Chief executives have become increasingly concerned that their businesses will fail over the next decade, despite signs of improvement to the economic outlook for this year.
The pandemic, energy crises, a war in Europe and heightened geopolitical tensions have left business leaders low on confidence, with a large portion of those surveyed by global accounting firm PwC saying they needed to become more resilient.
Some 40 per cent of the 4,410 CEOs polled by the firm late last year said they did not see their own companies as viable in 10 years if they stayed on their current path. The pessimism among business leaders towards the end of 2022 contrasts with better than expected data on the global economy in recent weeks.
Instead of the widely predicted world recession, growth figures for major economies such as the UK and Germany have come in higher than expected, while inflation has fallen from the multi-decade highs witnessed in many economies last year.
Economic conditions continued to improve on Monday as chief executives and world leaders gathered in the Swiss mountain resort of Davos for the World Economic Forum, with European wholesale gas prices falling below €60 per megawatt hour for the first time since September 2021. Jean Marc Ollagnier, European chief executive of Accenture, the consultancy, said: “Most European CEOs are optimistic about the year ahead.”
Bob Moritz, global chair of PwC, said that, while a mood of “inordinate optimism” before Russia’s invasion of Ukraine had turned into “excessive pessimism” before the turn of the year, business leaders were increasingly focusing on the changes needed to become more resilient in the longer term.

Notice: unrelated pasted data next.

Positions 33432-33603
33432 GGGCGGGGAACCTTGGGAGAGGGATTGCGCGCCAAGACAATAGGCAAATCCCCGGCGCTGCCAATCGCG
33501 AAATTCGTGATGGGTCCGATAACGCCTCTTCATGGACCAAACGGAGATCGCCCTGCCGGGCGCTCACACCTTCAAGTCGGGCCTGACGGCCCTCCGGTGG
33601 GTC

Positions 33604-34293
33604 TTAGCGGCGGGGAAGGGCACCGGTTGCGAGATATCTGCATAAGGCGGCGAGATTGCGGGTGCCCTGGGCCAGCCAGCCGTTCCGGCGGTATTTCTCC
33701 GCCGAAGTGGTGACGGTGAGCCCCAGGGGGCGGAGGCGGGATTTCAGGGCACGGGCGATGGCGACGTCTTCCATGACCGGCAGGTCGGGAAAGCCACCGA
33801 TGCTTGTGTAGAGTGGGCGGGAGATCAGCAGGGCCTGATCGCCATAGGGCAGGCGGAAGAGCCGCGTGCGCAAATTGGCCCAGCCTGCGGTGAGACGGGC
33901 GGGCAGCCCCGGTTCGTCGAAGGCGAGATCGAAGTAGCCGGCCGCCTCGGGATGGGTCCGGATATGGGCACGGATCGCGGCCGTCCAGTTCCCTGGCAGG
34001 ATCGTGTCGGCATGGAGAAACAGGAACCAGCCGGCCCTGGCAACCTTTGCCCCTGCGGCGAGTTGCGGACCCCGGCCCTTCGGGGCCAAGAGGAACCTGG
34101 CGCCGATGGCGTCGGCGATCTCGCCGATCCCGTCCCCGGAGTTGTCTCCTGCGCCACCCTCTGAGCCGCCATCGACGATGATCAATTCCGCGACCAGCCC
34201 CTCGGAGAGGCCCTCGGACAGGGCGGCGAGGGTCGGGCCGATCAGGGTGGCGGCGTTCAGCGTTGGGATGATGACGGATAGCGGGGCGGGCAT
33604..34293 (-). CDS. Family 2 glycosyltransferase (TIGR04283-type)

“Chief executives are thinking, ‘can I move with the speed necessary?’,’’ Moritz said. “They worry: ‘I kind of know what the issues are but can I survive in the next five years and thrive in the next 10’.”
Nearly six in 10 said they did not personally spend enough time on strategic questions such as enhancing their company’s technological capabilities, raising skill levels among staff, building resilience into supply chains and decarbonising their operations.
Ollagnier said there was a need for European companies in particular to improve technology and “reinvent their business”.
So far in 2023 there has been an unexpected resilience in economic data. China’s decision to end its zero-Covid policy and the fall in European gas prices have led some economists to upgrade their projections for 2023. Wholesale food prices have also fallen sharply since reaching a peak last spring.
A survey of chief economists by the World Economic Forum reinforced the improvement in sentiment, with two-thirds expecting the economic conditions to improve during 2023.
Although the business environment was still challenging, they pointed to an easing of supply chain disruptions, resilient labour markets and an easing in inflationary pressures as reasons for greater optimism.
A majority still thought the world would slip into recession due to challenging conditions at the start of the year, any downturn to be shortlived with growth accelerating later in the year.